Town Talk Features

Our Financial Climate

At the beginning of March, most families were looking forward to graduations, vacations and other enjoyable spring activities. But as the new coronavirus crisis unfolded and the economy began to take a hit, many plans and budgets were put on hold—especially for those experiencing pay cuts and job losses.

As difficult as the situation has been, it actually can provide some useful perspective, says Guy Hockerman, CPA, CFP, senior vice president and financial planning manager for Commerce Trust Co. He explains that it’s a good time to do a couple of things: Study past downturns to get an idea of what to expect, and re-examine financial priorities according to your current needs.

“We counsel clients to remain calm, think positively and take care of the most important things first, like making sure their families are OK,” Hockerman says. “Then, we can look at how the market downturn is affecting their investments and balances. This situation is like being on a boat in choppy water; it may be hard to focus on where you are going right now, but it will get easier eventually.”

Hockerman says he gets clients’ reactions to the market downturn and asks whether their investments have performed as they expected. “We revisit the planning we’ve done in the past and talk about any life changes like layoffs or salary cuts,” he notes. “Then, we answer the client’s questions and make adjustments where possible. For example, maybe you were budgeting for home improvements, summer travel or a semester overseas for your college student. These are things you probably can postpone now.”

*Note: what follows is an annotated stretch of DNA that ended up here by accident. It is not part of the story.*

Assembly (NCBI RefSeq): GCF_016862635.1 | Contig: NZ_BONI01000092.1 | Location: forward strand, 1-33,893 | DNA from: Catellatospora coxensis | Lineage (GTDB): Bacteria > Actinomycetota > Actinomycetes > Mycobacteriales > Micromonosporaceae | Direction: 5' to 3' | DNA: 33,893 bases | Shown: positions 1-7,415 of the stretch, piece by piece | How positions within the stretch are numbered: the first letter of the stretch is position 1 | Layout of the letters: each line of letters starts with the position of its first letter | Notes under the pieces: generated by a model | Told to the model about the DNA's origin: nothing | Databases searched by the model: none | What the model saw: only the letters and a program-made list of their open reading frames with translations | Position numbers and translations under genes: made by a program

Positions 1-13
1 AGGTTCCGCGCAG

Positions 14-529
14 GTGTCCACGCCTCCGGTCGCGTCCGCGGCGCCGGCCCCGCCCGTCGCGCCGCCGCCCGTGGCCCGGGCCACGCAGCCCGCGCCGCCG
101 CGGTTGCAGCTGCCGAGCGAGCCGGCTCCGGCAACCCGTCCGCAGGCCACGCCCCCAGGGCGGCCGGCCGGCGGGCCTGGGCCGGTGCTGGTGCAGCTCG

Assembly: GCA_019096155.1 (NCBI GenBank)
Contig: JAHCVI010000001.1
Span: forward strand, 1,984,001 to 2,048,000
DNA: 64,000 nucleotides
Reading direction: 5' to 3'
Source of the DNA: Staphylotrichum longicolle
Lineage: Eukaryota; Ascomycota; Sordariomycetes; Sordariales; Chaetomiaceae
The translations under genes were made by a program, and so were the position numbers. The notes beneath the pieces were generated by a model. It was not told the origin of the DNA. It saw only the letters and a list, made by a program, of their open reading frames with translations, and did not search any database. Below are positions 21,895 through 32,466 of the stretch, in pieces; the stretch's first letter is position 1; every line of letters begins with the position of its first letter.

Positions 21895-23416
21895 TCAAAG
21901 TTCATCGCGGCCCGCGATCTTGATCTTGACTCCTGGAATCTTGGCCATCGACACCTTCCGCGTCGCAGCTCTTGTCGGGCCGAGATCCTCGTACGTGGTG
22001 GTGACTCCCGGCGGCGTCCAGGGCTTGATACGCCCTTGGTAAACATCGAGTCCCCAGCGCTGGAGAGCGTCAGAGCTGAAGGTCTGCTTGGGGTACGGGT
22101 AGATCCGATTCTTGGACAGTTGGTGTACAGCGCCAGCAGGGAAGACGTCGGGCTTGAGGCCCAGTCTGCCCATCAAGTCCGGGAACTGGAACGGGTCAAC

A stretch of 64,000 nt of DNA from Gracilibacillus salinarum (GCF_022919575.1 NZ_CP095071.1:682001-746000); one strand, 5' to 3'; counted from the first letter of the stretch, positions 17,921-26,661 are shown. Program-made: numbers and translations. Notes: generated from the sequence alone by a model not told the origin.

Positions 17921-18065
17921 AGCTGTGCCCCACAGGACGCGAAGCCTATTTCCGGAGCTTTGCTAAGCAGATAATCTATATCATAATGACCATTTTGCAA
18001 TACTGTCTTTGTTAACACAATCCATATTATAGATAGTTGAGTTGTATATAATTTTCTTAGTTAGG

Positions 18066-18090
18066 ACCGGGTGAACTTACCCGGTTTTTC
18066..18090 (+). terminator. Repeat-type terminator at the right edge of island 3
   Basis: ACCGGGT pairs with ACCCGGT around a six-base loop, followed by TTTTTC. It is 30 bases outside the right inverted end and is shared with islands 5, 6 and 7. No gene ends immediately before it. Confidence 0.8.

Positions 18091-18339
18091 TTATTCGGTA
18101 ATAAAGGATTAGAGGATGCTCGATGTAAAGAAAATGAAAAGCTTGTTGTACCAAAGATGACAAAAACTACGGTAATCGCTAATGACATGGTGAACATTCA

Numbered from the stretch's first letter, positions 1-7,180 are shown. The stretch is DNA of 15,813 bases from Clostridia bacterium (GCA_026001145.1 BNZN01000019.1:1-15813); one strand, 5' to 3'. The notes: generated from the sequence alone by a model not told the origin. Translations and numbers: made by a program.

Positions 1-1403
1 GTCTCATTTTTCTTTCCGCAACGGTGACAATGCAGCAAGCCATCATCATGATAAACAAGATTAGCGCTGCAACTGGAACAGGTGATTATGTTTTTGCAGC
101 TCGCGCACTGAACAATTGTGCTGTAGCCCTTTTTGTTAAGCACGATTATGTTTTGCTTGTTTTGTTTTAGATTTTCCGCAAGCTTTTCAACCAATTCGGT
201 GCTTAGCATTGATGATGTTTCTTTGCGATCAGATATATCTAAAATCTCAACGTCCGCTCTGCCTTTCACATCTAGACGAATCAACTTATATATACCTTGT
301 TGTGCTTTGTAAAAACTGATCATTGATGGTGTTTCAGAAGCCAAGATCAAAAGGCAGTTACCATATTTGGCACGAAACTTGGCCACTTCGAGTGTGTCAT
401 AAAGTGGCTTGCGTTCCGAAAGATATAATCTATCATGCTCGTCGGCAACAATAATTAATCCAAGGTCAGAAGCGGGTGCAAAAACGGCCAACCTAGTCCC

Joe Williams, CFA, director of investment strategy for Commerce Trust, says the current market situation is known as an ‘equity waterfall decline,’ or a sharp drop in equity prices due to a particular cause or event. He offers some interesting notes about the phenomenon, which hint at what the second quarter of 2020 might look like:

▶ There have been 13 waterfall declines, starting with the Wall Street crashes of 1929. All were triggered by economic events; this is the first caused by a virus.

▶ Investors usually react similarly each time there is a crisis. The initial phase tends to be chaotic, with a decline of about 30% in equity prices as investors panic. A low is reached, then a sharp ‘relief rally’ follows for a couple of days.

▶ The rally fades and volume decreases, and the market usually revisits the low over the next couple of months.

Hockerman adds that once you have taken stock of family issues, it’s important to schedule an appointment with your adviser. “He or she can meet by phone or videoconference to talk about changing priorities and strategies that make sense in this climate,” he says. “It’s also an ideal time for parents to talk with older kids about the ups and downs of investing, and why it’s important to spend and save wisely. This can be a wonderful opportunity to pull together, reinforce good financial habits and build family unity.”

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